ASPCA Announces 2010 Dog & Cat of The Year

The ASPCA has announced the winners of it's 2010 Humane Awards - a former shelter dog who saved earthquake victims in Haiti and an amputee cat who has helped raise more than $50,000 for charity.

Every year, the American Society for the Prevention of Cruelty to Animals (ASPCA®) honors outstanding animals and people for their heroic deeds at their Humane Awards Luncheon in New York City. This year’s luncheon – sponsored by The Hartville Group – will be held on Thursday, November 11th, from noon to 2 p.m. at the Pierre Hotel in New York City. The ceremony "recognizes animal heroes who have demonstrated extraordinary efforts, as well as individuals who have made a significant impact on the lives of animals during the past year". Since a nationwide call to the public for nominations in February, an ASPCA-appointed committee has reviewed hundreds of entries and has selected winners.

This year’s Dog of the Year is a 4-year old Labrador Retriever called Pearl who was surrendered by her owner to a local animal shelter. Pearl was discovered by volunteers from the National Disaster Search Dog Foundation (SDF) based in Ojai, California, and quickly completed her training and certification as a search dog. In July 2008, she met her handler and life companion, Ron Horetski of the Los Angeles County Fire Department.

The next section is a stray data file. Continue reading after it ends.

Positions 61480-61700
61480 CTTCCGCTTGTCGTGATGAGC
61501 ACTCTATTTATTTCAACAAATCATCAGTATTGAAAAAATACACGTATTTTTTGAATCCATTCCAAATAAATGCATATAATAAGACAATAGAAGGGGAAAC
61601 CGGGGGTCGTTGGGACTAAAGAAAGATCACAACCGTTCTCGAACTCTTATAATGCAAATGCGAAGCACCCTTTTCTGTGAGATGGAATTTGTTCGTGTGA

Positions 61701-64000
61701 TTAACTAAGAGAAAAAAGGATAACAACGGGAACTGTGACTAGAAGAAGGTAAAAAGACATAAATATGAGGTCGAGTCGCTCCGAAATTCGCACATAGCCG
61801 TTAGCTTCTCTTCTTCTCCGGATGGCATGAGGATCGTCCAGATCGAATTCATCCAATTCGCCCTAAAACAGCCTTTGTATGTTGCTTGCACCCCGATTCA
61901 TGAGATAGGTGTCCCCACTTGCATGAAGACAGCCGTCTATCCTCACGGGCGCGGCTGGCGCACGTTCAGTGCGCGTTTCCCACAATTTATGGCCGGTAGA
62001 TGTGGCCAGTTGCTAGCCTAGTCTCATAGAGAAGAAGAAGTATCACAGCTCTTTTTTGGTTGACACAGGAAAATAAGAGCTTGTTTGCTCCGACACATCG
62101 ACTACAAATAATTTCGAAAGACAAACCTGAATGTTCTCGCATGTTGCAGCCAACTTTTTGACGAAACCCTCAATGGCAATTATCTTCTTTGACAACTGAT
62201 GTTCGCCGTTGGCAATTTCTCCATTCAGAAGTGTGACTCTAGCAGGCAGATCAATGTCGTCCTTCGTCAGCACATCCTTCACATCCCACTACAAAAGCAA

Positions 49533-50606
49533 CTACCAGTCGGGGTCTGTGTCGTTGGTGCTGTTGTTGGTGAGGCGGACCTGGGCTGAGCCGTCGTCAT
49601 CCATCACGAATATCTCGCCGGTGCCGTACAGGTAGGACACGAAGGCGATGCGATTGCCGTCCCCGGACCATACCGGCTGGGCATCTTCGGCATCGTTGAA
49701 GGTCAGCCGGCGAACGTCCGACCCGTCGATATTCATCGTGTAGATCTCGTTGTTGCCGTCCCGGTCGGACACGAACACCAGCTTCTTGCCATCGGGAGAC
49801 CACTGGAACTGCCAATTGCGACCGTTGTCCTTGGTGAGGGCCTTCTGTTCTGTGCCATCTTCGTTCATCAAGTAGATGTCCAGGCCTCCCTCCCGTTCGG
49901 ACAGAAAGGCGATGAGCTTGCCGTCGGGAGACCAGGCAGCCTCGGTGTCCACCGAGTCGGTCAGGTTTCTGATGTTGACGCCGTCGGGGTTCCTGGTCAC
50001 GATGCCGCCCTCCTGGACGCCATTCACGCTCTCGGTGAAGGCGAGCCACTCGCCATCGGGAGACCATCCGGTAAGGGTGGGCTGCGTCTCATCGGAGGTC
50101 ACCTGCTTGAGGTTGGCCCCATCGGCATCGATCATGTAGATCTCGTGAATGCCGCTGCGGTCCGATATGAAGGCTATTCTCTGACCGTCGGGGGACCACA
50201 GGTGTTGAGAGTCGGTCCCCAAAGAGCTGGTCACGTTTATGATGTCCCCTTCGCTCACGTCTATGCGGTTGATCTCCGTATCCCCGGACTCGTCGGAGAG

On January 14, 2010, Horetski and Pearl were deployed as part of the Los Angeles County Task Force 2 (CA-TF2) team to save victims of the devastating earthquake in Haiti. The CA-TF2 team spent over two weeks in Haiti; Horetski and Pearl, along with six other SDF canine disaster search teams, spent hours each day searching for victims trapped alive under the rubble. Pearl and the other SDF teams dug through concrete and debris – as far as four stories below the surface – and helped bring 12 people to safety.

And this year’s Cat of the Year is a cat called Henry, who was found by Cathy Conheim as a stray kitten on her property in Julian, California. Henry required medical treatment on his left left and subsequently had to have his leg amputated. After Henry’s recovery, the two began working together to help people learn tolerance and resilience in the face of physical disabilities and differences. The pair created several children’s workbooks and books, "Henry’s World," "What’s the Matter with Henry?" and "What About Me, I’m Here Too," which have been distributed to more than 45,000 people around the world, including victims of Hurricane Katrina and families of wounded veterans. To date, Henry’s books have generated more than $50,000 for local animal welfare groups to help other animals in need.

Photograph courtesy Henry’s World

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